Hehe, I remember seeing an ad for something like that somwhere around 1990. I think it was called "4860", manufactured by Hauppauge (the WinTV guys?) and featured an i486 for compatibility, an i860 for incompatibility (well, and for number-crunching-power ) and a hefty price tag to say the least.

Bye,
RazzFazz

[ 01-03-2002: Message edited by: RazzFazz ]</p>
post #135 of 142
[quote]Originally posted by Programmer:
<strong>

Whoa. Reminds me of the DEC Rainbow 100 from the early 80s. A Z80 and an 8086 in one box. Never flew in the market. But it dates me doesn't it?</strong><hr></blockquote>

Me, too! I was in grad school when they came out. I tried to convince my advisor to buy a Mac for the group - my Dad had one and I fell in love with it (the original 128k/no HD version; I think it was running Mac OS 2). He thought Macs were silly (and that Apple was going to go bankrupt soon ), and bought one of those Rainbow 100s. God, it was frustrating trying to write in WordPerfect 1.0 (IIRC) using the embedded dot commands for all the bold-face, italics, and other formatting. It was like having to ride a donkey after having driven a Porsche.

The Rainbow was a nice computer, though, for what it was (a DOS POS!).

[ 01-03-2002: Message edited by: TJM ]</p>
"Mathematics is the language with which God has written the Universe" - Galileo Galilei
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post #136 of 142
This thread has been an awesome read ... kudos to all the very smart people posting here. And as for that Fahre451 guy, well, he can speak up anytime he wants to.
post #137 of 142
[quote]Originally posted by Spart:
<strong>

4 G4s at 1.4 MHz will result in 6-8x the output of a dual 800 MHz G4...what are you smoking? <img src="graemlins/smokin.gif" border="0" alt="[Chilling]" /> </strong><hr></blockquote>
no 4 G4s at 1,4 Mhz will be one hundred time slower than a dual 800 mhz G4

post #138 of 142
[quote]Originally posted by TJM:
<strong>
(the original 128k/no HD version; I think it was running Mac OS 2).
</strong><hr></blockquote>

I thought the term "Mac OS" was only introduced with version 8? Just out of curiosity, how was it actually called back then? "System 2"? Then what would the name of the first version have been? Just "System"? Or something completely different?

Bye,
RazzFazz
post #139 of 142
[quote]Originally posted by RazzFazz:
<strong>

I thought the term "Mac OS" was only introduced with version 8? Just out of curiosity, how was it actually called back then? "System 2"? Then what would the name of the first version have been? Just "System"? Or something completely different?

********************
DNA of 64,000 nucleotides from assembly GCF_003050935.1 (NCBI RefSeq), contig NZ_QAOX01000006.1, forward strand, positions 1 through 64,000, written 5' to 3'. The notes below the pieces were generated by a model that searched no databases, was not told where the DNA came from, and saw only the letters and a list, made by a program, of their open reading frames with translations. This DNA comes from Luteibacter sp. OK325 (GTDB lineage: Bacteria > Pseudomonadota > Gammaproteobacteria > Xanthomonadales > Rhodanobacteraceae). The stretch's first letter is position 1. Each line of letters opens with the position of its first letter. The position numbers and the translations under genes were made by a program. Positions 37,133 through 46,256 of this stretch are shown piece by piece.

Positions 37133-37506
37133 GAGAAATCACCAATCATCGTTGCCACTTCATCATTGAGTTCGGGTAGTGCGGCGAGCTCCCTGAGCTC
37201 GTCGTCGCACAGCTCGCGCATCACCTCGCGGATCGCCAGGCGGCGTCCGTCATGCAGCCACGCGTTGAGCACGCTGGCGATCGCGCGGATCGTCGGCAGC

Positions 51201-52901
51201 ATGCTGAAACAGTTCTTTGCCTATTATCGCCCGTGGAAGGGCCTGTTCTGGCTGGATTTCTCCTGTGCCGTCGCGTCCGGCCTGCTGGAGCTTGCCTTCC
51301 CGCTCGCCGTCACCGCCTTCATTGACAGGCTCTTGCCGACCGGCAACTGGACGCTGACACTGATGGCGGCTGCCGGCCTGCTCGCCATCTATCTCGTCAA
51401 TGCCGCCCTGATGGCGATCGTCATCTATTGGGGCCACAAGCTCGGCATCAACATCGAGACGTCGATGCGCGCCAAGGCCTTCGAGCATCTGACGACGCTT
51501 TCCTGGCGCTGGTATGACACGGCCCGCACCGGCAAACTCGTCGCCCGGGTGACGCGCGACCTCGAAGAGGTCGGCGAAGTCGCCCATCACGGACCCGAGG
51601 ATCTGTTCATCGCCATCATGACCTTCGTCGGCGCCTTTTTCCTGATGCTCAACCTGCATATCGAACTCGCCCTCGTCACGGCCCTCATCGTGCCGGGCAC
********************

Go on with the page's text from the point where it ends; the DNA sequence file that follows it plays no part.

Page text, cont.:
Bye,
RazzFazz</strong><hr></blockquote>

It was "System 2", "System 6.0.7", etc. until 7.6 where it became "Mac OS 7.6." Until that time, even Copland was System 8.
"It's not like Windows users don't have any power; I think they are happy with Windows, and that's an incredibly depressing thought." -Steve Jobs
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"It's not like Windows users don't have any power; I think they are happy with Windows, and that's an incredibly depressing thought." -Steve Jobs
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post #140 of 142
just out of curiousity anyone know where i can find screen shots of copland and some really good info?

always been intrested in it but never found anythign good on the net about it and i wasn't an avid mac fan when i was 13 so if ya can help me out !

cheers
You Can Say I'm a dreamer
But I'm not the only one

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You Can Say I'm a dreamer
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------- John Lennon
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post #141 of 142
[quote]Originally posted by mmicist:
<strong>

I would be very suprised if AMD were fabbing for Apple, as they are still ramping their Dresden plant, and need all their capacity for their own chips at the moment.
</strong><hr></blockquote>

Yeah... I do remember Steve jobs saying at the last analysts meeting that a year or two ago, they had trouble getting space to fab their chips but now they have plenty of space. When you consider how many semiconductor plants are now idle, probably even at Motorola, Apple is probably negotiated bottom-barrel pricing and are just producing as many chips as possible at the highest speed even if the yield isn't that great. That's one way to help the mega-hurts war. Just my wild guess.
post #142 of 142
This has been such a great thread to read that I felt like I just had to de-lurk for a moment.

Thanks to everyone for having just a reasonable, educational, and (gasp!) enjoyable(!) conversation. This really has been fun today.

Had to wait to get home to post, but it shouldn't take to long.
In response to fahre451's original post, only two words:

"Sha-weet!"

Uh, nuts, one word, guess I'm to excited for Monday to even count straight.


Thanks again to everyone.

Ben


[QUOTE]Originally posted by fahre451:
&lt;snip!&gt;